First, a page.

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How to take a hit when playing football
eli cranor
Syndicated sports columnist Eli Cranor

Dear Athletic Support: My son will start 7th grade football next fall. He’s only played flag football up until this point. My wife and I thought that was the best approach. But now I’m a little worried about how he will handle the physical side of the game. Are there any ways I could “toughen” him up and get him ready for full contact without being too hard on him? 

—   Time 2 Get Tough


Dear Tough: The first day of full pads is always a memorable one. I was in third grade the first time I took a hit. I’ll never forget how heavy the helmet felt as I stood in line, watching the other boys go at it. When it was my turn, I looked up and saw the biggest fourth grader on the planet standing across from me.

The drill was simple. I was supposed to run the ball past the orange cone behind the gigantic kid.

There was just one problem…

The gigantic kid! 

The coach blew his whistle before I had time to think, I took off running. A split second later, I was flat on my back, staring up at a cloudless blue sky, grinning from ear to ear.  

Maybe I was grinning because I’d survived. Maybe I was in shock. I don’t know, but I do know that I never shied away from another hit again.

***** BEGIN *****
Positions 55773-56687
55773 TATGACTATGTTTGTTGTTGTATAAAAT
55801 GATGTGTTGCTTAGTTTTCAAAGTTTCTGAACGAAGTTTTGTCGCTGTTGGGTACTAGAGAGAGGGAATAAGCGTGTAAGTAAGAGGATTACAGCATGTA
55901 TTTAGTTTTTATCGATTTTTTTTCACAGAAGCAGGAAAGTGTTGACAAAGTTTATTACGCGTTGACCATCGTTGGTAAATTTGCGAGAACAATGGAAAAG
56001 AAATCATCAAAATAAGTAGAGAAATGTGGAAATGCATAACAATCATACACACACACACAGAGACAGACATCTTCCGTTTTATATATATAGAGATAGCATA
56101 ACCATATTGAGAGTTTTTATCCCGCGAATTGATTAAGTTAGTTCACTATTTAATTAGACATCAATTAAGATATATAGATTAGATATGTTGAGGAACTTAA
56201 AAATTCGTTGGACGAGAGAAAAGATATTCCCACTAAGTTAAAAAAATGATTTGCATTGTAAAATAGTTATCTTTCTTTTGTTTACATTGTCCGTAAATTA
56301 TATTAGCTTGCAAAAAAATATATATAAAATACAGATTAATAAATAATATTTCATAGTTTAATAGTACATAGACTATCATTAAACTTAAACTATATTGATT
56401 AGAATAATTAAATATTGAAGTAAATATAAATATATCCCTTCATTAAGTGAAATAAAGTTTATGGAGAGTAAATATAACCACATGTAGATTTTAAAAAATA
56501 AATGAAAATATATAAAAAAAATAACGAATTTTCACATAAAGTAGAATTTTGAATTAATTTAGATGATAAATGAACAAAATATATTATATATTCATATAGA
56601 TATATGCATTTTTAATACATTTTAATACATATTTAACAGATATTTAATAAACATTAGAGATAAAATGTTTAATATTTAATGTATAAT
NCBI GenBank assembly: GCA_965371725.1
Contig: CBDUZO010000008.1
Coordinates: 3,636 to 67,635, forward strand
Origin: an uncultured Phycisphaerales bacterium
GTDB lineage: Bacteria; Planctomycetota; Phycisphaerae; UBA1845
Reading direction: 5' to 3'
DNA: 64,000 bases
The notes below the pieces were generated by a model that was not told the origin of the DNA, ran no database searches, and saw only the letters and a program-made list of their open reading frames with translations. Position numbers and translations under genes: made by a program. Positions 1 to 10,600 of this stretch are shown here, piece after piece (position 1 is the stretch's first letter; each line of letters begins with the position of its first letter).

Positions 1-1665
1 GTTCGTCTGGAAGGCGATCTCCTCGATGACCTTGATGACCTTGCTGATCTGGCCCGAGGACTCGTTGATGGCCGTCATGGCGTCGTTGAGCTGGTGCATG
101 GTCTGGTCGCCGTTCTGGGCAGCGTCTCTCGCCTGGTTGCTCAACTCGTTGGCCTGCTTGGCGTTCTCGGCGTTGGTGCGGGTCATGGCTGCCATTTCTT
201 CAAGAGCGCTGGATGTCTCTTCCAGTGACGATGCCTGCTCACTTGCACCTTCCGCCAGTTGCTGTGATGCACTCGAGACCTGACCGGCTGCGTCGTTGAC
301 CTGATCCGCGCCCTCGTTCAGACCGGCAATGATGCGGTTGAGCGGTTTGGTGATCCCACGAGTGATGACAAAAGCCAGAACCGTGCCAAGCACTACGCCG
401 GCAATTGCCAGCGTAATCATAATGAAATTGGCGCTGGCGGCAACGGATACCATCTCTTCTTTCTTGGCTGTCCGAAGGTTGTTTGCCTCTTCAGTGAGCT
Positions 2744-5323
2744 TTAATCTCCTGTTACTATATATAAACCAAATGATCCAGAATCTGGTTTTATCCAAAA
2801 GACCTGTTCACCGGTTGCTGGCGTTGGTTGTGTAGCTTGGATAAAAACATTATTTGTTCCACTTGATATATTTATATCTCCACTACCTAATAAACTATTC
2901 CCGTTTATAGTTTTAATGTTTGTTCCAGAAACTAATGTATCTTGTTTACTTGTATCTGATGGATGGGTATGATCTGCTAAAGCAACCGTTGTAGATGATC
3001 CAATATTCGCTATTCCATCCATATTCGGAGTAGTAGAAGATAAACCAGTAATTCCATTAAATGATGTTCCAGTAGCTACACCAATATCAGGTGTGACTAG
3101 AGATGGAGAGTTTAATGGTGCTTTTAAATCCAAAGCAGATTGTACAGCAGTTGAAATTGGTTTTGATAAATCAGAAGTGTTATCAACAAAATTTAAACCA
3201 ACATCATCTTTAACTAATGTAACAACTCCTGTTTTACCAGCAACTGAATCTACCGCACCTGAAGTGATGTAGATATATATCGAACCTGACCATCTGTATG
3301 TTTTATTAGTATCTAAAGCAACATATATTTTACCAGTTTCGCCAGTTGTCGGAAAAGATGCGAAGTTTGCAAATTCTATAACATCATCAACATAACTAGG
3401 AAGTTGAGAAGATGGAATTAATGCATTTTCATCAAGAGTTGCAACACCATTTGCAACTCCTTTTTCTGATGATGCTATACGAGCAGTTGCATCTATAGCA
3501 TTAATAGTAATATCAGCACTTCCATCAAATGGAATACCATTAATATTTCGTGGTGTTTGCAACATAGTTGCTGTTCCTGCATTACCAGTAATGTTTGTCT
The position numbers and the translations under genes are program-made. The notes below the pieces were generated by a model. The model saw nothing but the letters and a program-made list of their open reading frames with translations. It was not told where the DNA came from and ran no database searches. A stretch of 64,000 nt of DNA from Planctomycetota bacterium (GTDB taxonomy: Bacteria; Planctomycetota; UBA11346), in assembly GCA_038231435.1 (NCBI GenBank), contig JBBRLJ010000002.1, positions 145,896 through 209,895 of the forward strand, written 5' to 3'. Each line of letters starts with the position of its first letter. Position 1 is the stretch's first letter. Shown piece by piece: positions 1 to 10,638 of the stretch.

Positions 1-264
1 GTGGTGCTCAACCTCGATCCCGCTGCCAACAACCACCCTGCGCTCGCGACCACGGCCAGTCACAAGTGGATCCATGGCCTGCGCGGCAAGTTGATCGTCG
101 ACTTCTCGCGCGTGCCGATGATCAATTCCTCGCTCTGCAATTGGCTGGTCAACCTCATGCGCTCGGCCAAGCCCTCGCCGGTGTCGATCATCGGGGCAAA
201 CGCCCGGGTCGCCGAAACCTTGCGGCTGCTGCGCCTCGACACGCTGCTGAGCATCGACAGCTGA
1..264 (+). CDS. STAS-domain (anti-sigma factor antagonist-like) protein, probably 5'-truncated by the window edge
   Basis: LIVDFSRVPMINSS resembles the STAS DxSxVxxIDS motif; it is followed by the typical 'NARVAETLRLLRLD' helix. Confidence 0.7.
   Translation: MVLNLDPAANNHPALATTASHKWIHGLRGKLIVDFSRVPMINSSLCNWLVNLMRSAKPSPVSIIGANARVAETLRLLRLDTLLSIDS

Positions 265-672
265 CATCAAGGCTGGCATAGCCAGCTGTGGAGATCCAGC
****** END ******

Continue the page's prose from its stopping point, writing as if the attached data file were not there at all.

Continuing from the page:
As a coach, I watched this same rite of passage play out at the start of every 7th grade football season I was a part of. Most all the boys were a little wary of contact initially, but some got a “taste” for it quicker than others. Some never got used to it at all. 

The best thing you can do at this point is teach your son proper technique. My favorite coaching point for tackling was always, “Head up. Eyes up. Chest up.” This keeps a kid from lowering his head and spearing, which is bad on both ends. 

The same technique basically holds true for the ball carrier. Keep your head up! 

In regard to getting him physically prepared for full contact — that’s tough. If you happen to own two sets of youth football gear, I guess you could suit your son up in the backyard, along with a friend, and try to run a few tackling drills yourself. 

I’d be very careful with this option, though. School coaches go through extensive safety training. Your boy will be in good hands when it comes time to don the pads.  

Do you remember your first tackle? If so, maybe consider sharing that experience with your son. There is nothing more encouraging than a shared experience. If you got flattened (like I did), then that’s even better! Now you can tell your son how you got back up again, which is the most important lesson in the end.


Eli Cranor is a former professional quarterback and coach turned award-winning author. Send questions for “Athletic Support” to 

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